I have tried it multiple times, but I have to put more effort to that because when we talk about planning and I think that’s what you’re saying, Ritesh, people think that we are obsessed with planning, right? So we are like, oh, with spreadsheets about our breakfast, with spreadsheets about what we’re going to do in December 22nd, 2045.

That’s not what I mean.

What I mean by planning is being aware of what can happen and what you’re going to do if that happens. It doesn’t have to be sophisticated. And sometimes I even plan to not have plans, but that’s a plan. You know what I mean?

Planning to not have plans is a plan. So sometimes I travel and I think I won’t make any plans because I want to deal with the things that are going to emerge. I don’t have to worry about what I’m going to do before I get there. And that’s a plan.

That’s a mechanism to, in this case, the trip case, to have more joy. I just want to clarify that. But thanks for your comment, Ritesh.

Frank, are there areas of your life that if you stopped planning, your life would suddenly become terrible? And if so, can you give us examples?

Frank What an incredibly difficult question to answer at very short notice.

And the challenge is that we have to listen to you and we have to listen to Ritesh and we have to think of an answer. And maybe the question is slightly modified when it comes to me. So I had a girlfriend. She’s American. She lives in the Bay Area now.

And she gave me probably the best thing that someone has ever told me is prepare to be spontaneous. And that’s a really, really good phrase, but also incredibly difficult to implement. So is my life crazy if I don’t plan it?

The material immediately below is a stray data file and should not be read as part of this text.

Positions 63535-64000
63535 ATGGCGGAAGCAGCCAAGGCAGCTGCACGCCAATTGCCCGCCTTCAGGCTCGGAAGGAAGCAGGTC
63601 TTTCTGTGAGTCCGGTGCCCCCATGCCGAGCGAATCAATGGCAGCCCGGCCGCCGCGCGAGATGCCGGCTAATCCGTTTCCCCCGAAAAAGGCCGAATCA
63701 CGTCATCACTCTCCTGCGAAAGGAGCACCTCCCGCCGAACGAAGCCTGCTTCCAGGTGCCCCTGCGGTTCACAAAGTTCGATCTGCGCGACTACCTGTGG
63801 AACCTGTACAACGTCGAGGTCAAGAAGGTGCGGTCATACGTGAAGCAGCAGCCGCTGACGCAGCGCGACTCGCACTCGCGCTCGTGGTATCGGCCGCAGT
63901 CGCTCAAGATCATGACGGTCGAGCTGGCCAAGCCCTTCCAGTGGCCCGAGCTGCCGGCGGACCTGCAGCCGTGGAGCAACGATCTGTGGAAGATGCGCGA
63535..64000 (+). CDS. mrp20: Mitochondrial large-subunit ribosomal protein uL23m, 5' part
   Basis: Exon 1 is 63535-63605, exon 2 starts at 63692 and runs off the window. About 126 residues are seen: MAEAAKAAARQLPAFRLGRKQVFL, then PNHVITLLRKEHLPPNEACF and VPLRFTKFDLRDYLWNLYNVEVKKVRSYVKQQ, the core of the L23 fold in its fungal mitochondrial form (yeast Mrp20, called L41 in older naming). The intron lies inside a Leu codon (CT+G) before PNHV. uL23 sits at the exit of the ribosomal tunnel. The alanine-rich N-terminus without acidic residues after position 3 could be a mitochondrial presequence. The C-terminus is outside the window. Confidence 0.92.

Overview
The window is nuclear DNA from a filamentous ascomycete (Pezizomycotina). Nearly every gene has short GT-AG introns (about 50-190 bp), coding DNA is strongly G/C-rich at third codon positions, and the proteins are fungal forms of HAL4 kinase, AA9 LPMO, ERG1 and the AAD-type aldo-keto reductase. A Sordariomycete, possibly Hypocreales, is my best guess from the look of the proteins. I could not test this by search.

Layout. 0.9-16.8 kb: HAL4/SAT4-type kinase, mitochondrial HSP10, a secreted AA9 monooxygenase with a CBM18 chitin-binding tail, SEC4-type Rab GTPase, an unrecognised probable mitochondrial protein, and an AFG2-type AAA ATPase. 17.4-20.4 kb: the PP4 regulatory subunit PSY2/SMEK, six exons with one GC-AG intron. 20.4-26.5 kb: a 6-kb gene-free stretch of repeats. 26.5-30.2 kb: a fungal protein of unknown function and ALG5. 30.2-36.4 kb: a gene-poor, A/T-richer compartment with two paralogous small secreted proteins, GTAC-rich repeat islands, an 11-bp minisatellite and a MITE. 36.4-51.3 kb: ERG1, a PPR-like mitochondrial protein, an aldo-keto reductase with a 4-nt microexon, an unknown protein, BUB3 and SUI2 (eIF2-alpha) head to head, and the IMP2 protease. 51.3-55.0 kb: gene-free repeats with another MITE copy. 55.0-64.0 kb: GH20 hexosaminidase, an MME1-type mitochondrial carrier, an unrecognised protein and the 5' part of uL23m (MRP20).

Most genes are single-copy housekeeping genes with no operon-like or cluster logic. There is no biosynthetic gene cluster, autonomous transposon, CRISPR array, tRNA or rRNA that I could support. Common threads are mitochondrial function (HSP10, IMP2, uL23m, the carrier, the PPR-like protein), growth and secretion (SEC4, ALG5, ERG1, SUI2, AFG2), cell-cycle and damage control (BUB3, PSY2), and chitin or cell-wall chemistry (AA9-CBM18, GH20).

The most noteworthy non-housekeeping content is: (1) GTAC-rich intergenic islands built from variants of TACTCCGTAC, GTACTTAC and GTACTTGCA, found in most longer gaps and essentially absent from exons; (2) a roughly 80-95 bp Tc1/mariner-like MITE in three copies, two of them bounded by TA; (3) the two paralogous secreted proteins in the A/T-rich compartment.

I’m going to go back to the thing that’s really impacted my life in the last few months, and that is Mary’s accident. Because that has really been a game changer in so many ways.

And I actually made a joke of it because I said to a lot of people, including the community, I said, okay, I need to become a better woman. Because all of a sudden, I had the responsibility of doing her work as well as my work. And having an now 87 year old mother in the house as well, who is not always familiar with how we do things in France. So I had to create mechanisms to use that word.

It wasn’t anything health related, as in your case, Igor, and as in the case of your colleague. But it was simply that my life from one second to the next changed, and I didn’t actually know where this was going to go. I didn’t know what changes were ahead of me. And I had to sort of focus on a severely injured woman who happens to be my wife. And I needed to support her. I needed to figure out a whole series of issues on how the French medical system works, where to do, what to ask. You have to actually figure out what am I going to ask in order to get the question.

So you go into survival mode. And the other thing, of course, is that the support network is zero, because the French do not communicate. French authorities do not communicate. And you have to sort of go into the line of trying not to be aggressive, but pushy. But you’re learning. You are constantly learning. And you speak of a learning curve. In my case, it was a particular line going straight up.

So what do you actually do in this kind of situation? Well, it took me probably five to six months to actually understand how I needed to change. Because I knew I had to change. I didn’t really know what it was. My days became incredibly long. I would start at four or five o’clock in the morning just to get through the basics, through my job. And then drive endless amount of kilometers to get to Mary to support her, to visit her, to spend time with her.

And then sort of at like eleven o’clock, you crash into bed. And then at four or five o’clock the next morning, the whole show repeats itself. And if you’re thinking, you’re changing, you’re adapting, and you do not know what to do. You’re basically running on adrenaline on an empty battery.

And then I actually did what goes against my nature. I hate planning. I’m a hugely spontaneous person. But I was beginning to sink and I started writing things down. And I created a spreadsheet which helped me figure out what I do. And there was a guy on YouTube who showed me how to create databases on Notion.